It’s been a while.
I’m writing from a ger in the remote backcountry of Mongolia, on an internet connection contrived by Nyamka, our camp cook and all-around Renaissance woman of the Darhad Valley. Only Nyamka could stroll into the base camp ger one afternoon after four months of complete isolation from anything beyond the Horidol Saridag Strictly Protected Area and, with total nonchalance, hook up a device that links us via satellite and Mongolia’s countryside phone networks to the rest of the world. It’s been nearly a month since I last bathed in anything other than a frigid river or a basin of melted snow, and yet I’m able to update my Instagram with ease. The world of wolverine research never fails to make one appreciate the little pleasures and ironies of life in the field.
It’s been a wolverine-filled six months in the Horidol Saridag – from (alleged) wolverine latrines discovered during the summer to a wild abundance of tracks once the snow started to fall in early September. A multi-species camera grid deployed across the protected area yielded a number of wolverine photos, along with lynx, wolves, moose, elk, ibex, musk deer, and other denizens of the taiga, In addition to wolverines, I’ve finally managed to get a long-term climate-change monitoring program off the ground, with the guidance of the park administration, and the help of 16 enthusiastic students from the Round River Conservation Studies’ inaugural Mongolia study-abroad program. We’ve surveyed for talus-dwelling and Daurian pikas, censused the little-known vansemberuu plant across a swath of its distribution in the park, counted more than 12,000 waterbirds on the lakes and rivers of the Darhad Valley, and put together an herbarium of more than 250 species growing within the park.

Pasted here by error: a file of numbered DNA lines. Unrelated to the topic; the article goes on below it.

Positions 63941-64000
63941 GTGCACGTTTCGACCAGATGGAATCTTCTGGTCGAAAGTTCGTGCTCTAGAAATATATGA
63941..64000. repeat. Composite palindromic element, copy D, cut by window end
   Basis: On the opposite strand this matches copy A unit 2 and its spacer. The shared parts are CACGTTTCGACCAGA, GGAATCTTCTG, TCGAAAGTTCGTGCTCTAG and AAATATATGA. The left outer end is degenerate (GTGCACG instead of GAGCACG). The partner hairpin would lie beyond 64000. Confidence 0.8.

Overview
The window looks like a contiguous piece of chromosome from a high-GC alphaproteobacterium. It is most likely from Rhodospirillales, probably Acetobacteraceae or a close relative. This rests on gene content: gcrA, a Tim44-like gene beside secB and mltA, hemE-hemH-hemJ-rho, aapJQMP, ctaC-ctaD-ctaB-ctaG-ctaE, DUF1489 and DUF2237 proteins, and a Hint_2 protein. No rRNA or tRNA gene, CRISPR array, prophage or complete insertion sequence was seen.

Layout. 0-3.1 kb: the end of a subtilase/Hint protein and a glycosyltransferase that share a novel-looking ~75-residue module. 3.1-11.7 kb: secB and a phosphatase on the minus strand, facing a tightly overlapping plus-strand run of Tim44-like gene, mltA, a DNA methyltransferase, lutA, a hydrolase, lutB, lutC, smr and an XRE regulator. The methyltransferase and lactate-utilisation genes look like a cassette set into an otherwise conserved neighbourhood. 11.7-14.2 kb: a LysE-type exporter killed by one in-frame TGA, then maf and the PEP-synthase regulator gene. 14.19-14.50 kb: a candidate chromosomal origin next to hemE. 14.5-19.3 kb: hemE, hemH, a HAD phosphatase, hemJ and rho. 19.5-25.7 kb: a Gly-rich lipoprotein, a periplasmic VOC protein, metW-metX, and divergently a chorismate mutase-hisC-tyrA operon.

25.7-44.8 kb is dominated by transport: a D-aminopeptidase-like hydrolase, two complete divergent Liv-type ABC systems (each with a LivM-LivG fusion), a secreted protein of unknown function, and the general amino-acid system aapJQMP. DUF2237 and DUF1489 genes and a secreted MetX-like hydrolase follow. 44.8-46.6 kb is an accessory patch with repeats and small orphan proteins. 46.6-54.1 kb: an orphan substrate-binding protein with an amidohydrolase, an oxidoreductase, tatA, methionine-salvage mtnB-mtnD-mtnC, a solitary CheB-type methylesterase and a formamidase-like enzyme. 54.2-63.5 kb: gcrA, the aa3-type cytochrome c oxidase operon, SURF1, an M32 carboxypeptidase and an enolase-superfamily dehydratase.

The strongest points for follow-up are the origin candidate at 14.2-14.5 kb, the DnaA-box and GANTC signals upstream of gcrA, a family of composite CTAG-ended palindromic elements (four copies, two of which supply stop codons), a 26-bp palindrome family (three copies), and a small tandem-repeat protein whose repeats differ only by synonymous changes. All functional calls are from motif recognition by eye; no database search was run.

The adventures have, of course, abounded, from getting cliffed out in a canyon that wasn’t on the map, to subzero nights fording rivers to get back to base camp after overly-ambitious days retrieving camera cards. There’s too much to narrate succinctly in a single post. I wanted to post some pictures to tide everyone over until I’m back in Ulaanbaatar and/or the States, but as it turns out, the internet connection in the middle of nowhere isn’t adequate to upload a bunch of pictures – so those too will have to wait. See you in a couple of weeks!